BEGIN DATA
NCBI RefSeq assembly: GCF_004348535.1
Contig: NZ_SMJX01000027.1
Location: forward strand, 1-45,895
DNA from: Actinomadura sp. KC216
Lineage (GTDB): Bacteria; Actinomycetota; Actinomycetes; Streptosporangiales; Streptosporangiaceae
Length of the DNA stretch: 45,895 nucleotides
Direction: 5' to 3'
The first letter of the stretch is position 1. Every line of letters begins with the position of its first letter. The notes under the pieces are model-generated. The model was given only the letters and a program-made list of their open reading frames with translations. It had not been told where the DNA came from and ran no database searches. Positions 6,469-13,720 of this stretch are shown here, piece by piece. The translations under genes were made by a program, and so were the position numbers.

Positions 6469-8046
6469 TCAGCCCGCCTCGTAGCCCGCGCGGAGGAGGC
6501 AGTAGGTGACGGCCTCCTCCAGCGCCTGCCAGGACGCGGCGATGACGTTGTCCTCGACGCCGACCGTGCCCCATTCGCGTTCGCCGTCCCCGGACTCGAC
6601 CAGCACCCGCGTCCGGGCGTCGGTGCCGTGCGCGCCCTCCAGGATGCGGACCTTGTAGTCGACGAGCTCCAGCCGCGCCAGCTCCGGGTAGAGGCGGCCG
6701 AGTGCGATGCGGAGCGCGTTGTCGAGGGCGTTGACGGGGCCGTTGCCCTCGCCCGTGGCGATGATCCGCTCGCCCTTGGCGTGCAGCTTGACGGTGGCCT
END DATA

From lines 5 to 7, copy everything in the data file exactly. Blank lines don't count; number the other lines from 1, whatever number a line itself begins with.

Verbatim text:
Lineage (GTDB): Bacteria; Actinomycetota; Actinomycetes; Streptosporangiales; Streptosporangiaceae
Length of the DNA stretch: 45,895 nucleotides
Direction: 5' to 3'